CHINCHOLI, India (Reuters) – A few years ago, in this sweltering corner of western India, the horizon was dotted with hunched, barefoot women swinging sickles all day to cut wheat for the spring harvest.
Now, a giant green harvester clears an entire half-acre field within minutes, allowing farmers to save money and quickly sell the wheat, typically used to make Indian flat breads.
Chhaya - Kharade - Women - Farm - Work
Chhaya Kharade, 36, and other women doing lighter farm work were gradually replaced by the machines that now crisscross wheat, sugar cane and onion fields surrounding Chincholi, a village 190 km (120 miles) east of India’s financial hub of Mumbai.
“I should be busy now, as the wheat harvesting is going on. But there is hardly any work for me. Almost all farmers are using machines,” Kharade said in her spartan two-room house.
Women - Sectors - End - Economists - Opposition
Indian women, especially those working in precarious informal sectors, are at the sharp end of what economists and opposition politicians describe as a jobs crisis in India. According to the private Center for Monitoring Indian Economy (CMIE), 90 percent of around 10 million jobs lost last year were held by women.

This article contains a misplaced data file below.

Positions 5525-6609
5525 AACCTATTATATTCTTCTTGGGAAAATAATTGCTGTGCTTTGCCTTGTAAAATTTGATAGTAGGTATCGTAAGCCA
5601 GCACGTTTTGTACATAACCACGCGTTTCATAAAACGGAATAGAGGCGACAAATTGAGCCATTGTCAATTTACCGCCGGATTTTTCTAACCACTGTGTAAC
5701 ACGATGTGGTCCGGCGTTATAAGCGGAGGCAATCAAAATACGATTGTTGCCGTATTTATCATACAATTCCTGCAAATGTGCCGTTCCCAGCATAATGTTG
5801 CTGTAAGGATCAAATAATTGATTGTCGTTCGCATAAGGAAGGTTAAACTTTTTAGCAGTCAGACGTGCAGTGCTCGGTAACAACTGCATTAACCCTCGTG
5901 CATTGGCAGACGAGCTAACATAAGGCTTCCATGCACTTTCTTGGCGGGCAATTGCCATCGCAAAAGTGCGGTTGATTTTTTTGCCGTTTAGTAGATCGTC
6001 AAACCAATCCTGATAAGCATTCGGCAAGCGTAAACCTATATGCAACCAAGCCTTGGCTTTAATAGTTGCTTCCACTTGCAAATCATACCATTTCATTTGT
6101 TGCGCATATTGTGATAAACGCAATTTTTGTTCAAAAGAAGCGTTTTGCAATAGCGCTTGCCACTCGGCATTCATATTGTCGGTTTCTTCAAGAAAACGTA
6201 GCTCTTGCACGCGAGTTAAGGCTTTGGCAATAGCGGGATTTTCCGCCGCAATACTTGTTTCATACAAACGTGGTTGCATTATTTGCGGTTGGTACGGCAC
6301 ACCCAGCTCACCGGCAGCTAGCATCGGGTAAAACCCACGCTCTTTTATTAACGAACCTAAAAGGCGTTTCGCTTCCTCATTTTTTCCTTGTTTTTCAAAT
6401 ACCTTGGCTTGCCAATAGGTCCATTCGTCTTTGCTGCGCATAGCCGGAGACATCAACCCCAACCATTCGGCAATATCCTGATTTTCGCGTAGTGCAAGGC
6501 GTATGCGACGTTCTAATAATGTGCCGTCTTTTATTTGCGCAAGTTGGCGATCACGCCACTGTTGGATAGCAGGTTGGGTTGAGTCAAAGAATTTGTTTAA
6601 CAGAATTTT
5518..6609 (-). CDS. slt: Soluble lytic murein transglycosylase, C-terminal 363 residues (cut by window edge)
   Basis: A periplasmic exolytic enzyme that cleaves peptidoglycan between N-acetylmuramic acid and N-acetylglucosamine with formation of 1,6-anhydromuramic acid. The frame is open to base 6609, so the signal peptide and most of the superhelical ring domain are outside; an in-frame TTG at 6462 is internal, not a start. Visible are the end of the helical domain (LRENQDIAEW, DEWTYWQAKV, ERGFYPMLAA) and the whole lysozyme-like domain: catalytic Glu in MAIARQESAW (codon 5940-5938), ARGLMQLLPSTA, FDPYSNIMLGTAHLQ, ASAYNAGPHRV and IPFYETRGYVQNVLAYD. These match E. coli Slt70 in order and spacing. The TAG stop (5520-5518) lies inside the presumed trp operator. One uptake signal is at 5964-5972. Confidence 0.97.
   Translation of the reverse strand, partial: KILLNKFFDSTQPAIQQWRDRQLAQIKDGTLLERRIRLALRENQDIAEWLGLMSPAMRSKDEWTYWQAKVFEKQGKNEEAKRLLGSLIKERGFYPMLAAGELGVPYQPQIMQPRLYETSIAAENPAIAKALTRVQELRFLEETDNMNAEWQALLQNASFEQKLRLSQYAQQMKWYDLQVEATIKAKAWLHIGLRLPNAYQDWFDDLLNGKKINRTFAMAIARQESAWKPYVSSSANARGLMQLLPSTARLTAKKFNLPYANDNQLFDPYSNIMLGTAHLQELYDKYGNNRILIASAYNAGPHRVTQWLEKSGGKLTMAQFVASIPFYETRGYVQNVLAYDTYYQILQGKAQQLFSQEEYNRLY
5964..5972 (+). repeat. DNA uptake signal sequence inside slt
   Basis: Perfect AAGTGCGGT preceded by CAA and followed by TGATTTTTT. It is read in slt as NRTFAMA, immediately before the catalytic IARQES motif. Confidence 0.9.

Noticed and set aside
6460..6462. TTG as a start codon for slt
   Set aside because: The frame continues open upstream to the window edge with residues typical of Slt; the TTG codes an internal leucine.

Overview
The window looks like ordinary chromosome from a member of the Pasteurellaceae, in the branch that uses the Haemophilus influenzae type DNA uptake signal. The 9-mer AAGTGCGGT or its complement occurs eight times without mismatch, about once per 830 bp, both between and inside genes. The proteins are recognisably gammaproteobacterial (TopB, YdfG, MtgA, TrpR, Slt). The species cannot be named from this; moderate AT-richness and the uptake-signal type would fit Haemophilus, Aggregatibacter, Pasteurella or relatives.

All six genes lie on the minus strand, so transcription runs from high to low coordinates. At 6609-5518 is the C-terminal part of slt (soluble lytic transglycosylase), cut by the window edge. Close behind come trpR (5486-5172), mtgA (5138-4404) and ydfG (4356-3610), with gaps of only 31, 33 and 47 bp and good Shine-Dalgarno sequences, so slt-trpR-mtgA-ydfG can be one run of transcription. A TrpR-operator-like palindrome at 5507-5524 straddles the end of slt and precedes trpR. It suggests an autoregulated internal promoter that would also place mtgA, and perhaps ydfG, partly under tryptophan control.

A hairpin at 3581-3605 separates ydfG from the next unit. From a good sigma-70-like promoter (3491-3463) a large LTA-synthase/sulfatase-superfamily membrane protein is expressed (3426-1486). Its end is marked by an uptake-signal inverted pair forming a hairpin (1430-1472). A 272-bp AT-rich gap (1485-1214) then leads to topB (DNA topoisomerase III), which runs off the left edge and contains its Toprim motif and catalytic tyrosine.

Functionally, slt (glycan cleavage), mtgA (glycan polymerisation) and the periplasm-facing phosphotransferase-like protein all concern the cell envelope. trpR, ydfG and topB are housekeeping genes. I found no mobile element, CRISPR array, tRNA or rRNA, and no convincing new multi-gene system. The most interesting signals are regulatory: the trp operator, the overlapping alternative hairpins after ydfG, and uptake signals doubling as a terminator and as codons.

Several unemployed women interviewed by Reuters said they had soured on Prime Minister Narendra Modi, a Hindu nationalist who swept to power in 2014 vowing to turn India into an economic powerhouse but has struggled to create jobs.
Modi - Favorite - Elections - Month - Employment
While Modi remains the favorite in general elections that kick off next month, insufficient employment – despite India’s roughly 7 percent economic growth rate – is a major voter worry.
“Modi’s government has not done anything to create employment in this region. We would like to vote for a party that will set up factories and create jobs,” said Mumtaj Mulani, a 40-year-old woman who was plucking weeds from a pearl millet field in the area. She said she usually struggles to...
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